Don’t worry if you don’t experience any of the ovulation signs we’ve mentioned above. It’s also normal for some women not to show these signs. Instead, consider using ovulation test kits or other methods to monitor your menstrual cycle


Can You Use These Ovulation Trackers Or Predictors With PCOS?

Yes. Although PCOS (polycystic ovary syndrome) can lead to irregular cycles, you can still use the methods above for ovulation prediction. (9)


Factors That Might Affect Your Ovulation & Pregnancy Chances

Possible reasons for female infertility: (12)(13)

  • Conditions affecting the uterus (e.g., uterine polyps, fibroids, etc.)
  • Endometriosis (uterine tissue growth outside the uterus)
  • Fallopian tube damage or problems
  • Pelvic adhesions (scars that bind parts of your reproductive system together)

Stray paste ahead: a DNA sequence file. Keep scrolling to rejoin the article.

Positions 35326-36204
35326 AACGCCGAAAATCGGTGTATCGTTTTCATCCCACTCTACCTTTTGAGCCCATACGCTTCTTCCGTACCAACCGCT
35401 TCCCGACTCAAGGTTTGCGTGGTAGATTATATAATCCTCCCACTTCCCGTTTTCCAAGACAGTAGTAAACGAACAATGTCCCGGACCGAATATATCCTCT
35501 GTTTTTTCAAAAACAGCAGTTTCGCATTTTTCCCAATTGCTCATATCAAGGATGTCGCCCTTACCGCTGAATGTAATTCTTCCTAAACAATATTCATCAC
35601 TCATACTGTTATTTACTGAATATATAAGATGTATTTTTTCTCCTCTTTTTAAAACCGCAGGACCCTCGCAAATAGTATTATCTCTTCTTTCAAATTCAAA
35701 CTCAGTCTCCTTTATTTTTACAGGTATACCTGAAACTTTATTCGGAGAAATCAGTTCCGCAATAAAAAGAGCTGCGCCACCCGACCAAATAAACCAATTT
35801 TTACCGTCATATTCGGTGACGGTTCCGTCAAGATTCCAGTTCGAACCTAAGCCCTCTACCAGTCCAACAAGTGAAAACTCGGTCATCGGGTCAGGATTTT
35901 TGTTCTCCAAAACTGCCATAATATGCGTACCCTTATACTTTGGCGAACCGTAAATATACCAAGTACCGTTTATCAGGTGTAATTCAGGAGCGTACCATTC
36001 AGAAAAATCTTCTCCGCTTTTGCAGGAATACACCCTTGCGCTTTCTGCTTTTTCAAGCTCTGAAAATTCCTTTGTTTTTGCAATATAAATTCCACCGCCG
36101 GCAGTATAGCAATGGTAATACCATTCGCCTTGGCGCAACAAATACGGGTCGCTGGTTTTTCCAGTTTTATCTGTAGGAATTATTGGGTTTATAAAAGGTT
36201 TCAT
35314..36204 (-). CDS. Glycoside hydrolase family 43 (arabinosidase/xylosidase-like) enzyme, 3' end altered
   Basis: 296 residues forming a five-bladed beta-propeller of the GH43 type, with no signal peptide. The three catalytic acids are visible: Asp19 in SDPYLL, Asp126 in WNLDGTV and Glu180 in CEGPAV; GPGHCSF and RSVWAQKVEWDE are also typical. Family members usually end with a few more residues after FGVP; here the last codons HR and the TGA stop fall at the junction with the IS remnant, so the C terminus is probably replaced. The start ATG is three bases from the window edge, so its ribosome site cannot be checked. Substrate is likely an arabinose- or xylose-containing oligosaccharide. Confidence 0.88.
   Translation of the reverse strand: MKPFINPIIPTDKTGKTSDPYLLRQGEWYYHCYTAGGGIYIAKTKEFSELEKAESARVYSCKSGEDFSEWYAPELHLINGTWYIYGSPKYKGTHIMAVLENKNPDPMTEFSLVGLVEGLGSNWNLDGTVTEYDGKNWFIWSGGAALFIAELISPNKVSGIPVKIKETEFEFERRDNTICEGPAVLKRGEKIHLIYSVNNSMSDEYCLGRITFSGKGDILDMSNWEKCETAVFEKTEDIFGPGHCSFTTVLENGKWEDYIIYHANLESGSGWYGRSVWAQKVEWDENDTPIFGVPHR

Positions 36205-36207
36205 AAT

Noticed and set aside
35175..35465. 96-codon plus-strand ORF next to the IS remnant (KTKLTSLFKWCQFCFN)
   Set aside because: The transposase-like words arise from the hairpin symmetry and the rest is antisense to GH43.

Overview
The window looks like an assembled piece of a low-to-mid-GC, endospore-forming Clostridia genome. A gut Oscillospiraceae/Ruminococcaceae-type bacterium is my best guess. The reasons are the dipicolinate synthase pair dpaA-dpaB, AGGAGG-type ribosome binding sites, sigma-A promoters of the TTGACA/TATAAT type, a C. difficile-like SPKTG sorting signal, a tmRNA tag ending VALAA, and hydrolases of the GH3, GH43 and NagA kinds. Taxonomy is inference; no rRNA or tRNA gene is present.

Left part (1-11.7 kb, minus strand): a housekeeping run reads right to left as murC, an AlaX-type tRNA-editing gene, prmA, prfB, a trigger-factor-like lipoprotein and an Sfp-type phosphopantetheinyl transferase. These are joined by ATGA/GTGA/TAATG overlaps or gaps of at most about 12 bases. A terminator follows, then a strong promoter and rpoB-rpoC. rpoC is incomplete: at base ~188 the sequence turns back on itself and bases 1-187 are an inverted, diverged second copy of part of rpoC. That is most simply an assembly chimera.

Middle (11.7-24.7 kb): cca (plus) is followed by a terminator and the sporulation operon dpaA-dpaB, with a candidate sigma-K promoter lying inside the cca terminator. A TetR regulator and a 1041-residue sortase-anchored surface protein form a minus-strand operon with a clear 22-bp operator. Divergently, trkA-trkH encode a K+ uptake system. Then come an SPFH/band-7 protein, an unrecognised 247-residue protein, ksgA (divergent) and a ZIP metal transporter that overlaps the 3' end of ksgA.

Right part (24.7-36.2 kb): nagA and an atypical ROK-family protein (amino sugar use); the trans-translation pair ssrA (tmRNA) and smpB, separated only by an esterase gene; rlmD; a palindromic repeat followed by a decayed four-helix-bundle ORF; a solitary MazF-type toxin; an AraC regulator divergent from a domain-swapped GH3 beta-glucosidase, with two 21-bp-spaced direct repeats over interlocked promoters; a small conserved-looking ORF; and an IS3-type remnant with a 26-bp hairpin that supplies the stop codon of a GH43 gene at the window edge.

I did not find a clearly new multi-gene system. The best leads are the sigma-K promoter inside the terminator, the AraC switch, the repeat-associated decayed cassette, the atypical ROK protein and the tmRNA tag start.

• Ovulation disorders (e.g., PCOS and amenorrhea or no period for 3+ months)
  • Cancer and treatments


Possible reasons for male infertility: (14)(15)

  • Low or insufficient sperm count
  • Low or inefficient sperm motility (movement)
  • Different sperm morphology (size and shape)
  • Reproductive system problems such as varicoceles (enlarged veins in their scrotum), which can lead to poor testicular development, possibly low sperm production, and other infertility issues 


Learn more about male and female fertility and infertility (plus their treatment or management options) in our article.


Increasing Your Chances Of Getting Pregnant

Regular Vs. Timed: When’s The Best Time To Have Sex To Get Pregnant?

Depending on your ovulation and fertility window, your doctor might recommend daily (regular) or timed sexual intercourse (closest to your most fertile days).